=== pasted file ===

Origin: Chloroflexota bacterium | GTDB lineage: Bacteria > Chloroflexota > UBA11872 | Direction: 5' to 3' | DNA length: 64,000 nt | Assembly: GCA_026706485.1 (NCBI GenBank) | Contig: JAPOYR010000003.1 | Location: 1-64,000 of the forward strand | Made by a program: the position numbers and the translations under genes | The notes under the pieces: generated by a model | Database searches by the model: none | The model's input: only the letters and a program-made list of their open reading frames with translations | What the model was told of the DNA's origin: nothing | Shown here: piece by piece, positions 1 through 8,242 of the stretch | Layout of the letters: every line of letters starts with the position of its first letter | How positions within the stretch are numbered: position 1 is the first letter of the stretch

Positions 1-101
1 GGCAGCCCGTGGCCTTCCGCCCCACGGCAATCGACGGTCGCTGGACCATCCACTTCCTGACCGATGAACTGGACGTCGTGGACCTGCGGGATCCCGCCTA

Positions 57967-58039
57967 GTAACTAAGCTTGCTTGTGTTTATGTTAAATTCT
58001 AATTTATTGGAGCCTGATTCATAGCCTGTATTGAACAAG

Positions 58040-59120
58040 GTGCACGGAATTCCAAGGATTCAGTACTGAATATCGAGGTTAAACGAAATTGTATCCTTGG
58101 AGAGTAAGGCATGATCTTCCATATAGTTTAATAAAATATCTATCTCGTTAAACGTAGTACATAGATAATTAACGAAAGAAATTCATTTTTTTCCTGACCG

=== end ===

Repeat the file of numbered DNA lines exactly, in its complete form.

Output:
Origin: Chloroflexota bacterium | GTDB lineage: Bacteria > Chloroflexota > UBA11872 | Direction: 5' to 3' | DNA length: 64,000 nt | Assembly: GCA_026706485.1 (NCBI GenBank) | Contig: JAPOYR010000003.1 | Location: 1-64,000 of the forward strand | Made by a program: the position numbers and the translations under genes | The notes under the pieces: generated by a model | Database searches by the model: none | The model's input: only the letters and a program-made list of their open reading frames with translations | What the model was told of the DNA's origin: nothing | Shown here: piece by piece, positions 1 through 8,242 of the stretch | Layout of the letters: every line of letters starts with the position of its first letter | How positions within the stretch are numbered: position 1 is the first letter of the stretch

Positions 1-101
1 GGCAGCCCGTGGCCTTCCGCCCCACGGCAATCGACGGTCGCTGGACCATCCACTTCCTGACCGATGAACTGGACGTCGTGGACCTGCGGGATCCCGCCTA

Positions 57967-58039
57967 GTAACTAAGCTTGCTTGTGTTTATGTTAAATTCT
58001 AATTTATTGGAGCCTGATTCATAGCCTGTATTGAACAAG

Positions 58040-59120
58040 GTGCACGGAATTCCAAGGATTCAGTACTGAATATCGAGGTTAAACGAAATTGTATCCTTGG
58101 AGAGTAAGGCATGATCTTCCATATAGTTTAATAAAATATCTATCTCGTTAAACGTAGTACATAGATAATTAACGAAAGAAATTCATTTTTTTCCTGACCG